This multi-layer mesh reinforced with nylon is still more reliable and stronger than the pure knit setup we got on the 8.

The cheapest part of this build is probably the suede portion in the back. I don’t have any problems with it but that area seems to be the most distinguishable. I’ve definitely seen better suede implementations but then again, I’m being very picky here.

4 months in, and I’m not seeing any major damage to the build yet. I am hooping outdoors – keep that in mind!

I didn’t really have any glaring wear & tear with the Curry 8 either (at similar mileage) but it would only make sense for me to give the nod to the Curry 9 durability-wise because of the beefed-up build.


Finishing the Curry 9 review: how versatile are they? Is it an improvement over last year’s shoe?

Curry 9 Review: PairPin
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The Under Armour Curry Flow 9 is a fantastic basketball shoe in all areas, and you rarely see me state something like this.

While I’d ideally prefer just a little bit more cushion, it’s tough to find anything else to complain about.

I’ve seen some people trashing their traction on dusty indoor courts, I’ve seen others complain about their arch hurting after a few hours as well.

This comes with the territory though – EVERYONE is completely different, so you’ll never really be able to fully predict whether the shoe is for YOU based on someone’s review.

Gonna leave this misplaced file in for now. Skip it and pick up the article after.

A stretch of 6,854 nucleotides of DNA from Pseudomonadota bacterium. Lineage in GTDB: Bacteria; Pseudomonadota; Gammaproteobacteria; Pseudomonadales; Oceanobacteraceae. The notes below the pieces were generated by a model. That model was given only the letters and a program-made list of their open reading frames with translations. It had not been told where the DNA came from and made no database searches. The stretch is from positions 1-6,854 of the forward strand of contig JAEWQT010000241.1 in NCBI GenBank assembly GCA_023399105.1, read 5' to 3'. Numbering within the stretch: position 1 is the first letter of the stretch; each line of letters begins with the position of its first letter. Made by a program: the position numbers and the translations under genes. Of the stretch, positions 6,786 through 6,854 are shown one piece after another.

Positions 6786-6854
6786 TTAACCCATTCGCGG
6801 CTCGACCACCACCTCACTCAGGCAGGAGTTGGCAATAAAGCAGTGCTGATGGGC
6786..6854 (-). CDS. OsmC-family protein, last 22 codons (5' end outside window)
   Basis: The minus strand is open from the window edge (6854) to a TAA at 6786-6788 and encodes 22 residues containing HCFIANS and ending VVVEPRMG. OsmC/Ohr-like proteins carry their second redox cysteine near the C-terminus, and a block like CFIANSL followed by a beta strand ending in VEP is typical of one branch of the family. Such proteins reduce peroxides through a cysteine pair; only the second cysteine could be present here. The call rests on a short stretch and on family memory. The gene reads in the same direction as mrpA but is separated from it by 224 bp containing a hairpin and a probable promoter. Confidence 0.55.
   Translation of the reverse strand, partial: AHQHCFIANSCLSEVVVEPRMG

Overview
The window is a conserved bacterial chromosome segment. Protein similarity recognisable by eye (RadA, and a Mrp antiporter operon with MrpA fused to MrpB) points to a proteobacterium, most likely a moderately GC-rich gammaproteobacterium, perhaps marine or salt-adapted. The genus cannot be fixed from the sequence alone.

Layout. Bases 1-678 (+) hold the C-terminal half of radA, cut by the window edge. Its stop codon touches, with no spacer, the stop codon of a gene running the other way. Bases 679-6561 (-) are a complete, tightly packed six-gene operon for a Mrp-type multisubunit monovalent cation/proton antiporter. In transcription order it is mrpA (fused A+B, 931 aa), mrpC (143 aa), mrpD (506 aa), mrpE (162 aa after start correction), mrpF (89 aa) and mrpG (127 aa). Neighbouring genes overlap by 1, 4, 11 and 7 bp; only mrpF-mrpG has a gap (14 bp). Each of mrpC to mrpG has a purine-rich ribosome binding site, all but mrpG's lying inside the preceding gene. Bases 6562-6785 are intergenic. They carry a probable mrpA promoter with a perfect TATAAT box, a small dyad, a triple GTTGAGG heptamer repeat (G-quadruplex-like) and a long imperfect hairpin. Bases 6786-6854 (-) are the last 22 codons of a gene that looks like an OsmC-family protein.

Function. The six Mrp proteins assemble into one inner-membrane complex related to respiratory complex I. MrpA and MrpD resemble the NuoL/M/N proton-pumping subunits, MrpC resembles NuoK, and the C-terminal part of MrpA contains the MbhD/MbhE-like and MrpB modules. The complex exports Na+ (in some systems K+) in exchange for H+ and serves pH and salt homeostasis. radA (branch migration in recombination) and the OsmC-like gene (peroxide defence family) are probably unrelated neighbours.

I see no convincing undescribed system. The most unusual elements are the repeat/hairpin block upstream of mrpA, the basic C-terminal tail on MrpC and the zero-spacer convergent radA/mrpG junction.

Be mindful of yourself and the way you play, check out multiple reviews and takes on the shoe, and you’ll be able to at least form a basic opinion.

If you think you’d like this type of shoe – go for it. Time will tell if it’s for you.


The Curry Flow 9 should run TTS for most people, including wide footers. Traction was nothing short of deadly, and support underwent some very welcome upgrades.

The Flow cushion isn’t your bounciest stuff in the world but it’s a great guard’s setup with speed, precision, and balance in mind. This ride feels like a lightweight runner.

The upper was also remade for the better. There’s additional structure now, so a lot of people will appreciate the improved foot containment, beefed-up torsional coverage, and a stronger overall sense of security.

My scores on the shoe are at the end!






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Perhaps you’re not feeling conclusive on the Curry Flow 9? I’ve prepared some potential alternatives that’ll feel similar

Curry 9 Review: AlternativesPin
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? Full Review | ? DICK’s

As I’ve mentioned earlier – there are not a lot of reasons to choose the 8th shoe over the 9th shoe besides the cushion.

So, if you really value that extra pop underfoot over any other aspect – the Curry Flow 8 offers a bit more of that, though still not that much.

Besides that, the shoe performs very similarly, though you’ll compromise some of the extra structure the 9 offers. Could be important if you’re a heavier/more explosive player.


? Under Armour

For hoopers that are looking for a similar experience but aren’t ready to throw $160 at your computer screen – check out UA’s FUTR X which retails at $120.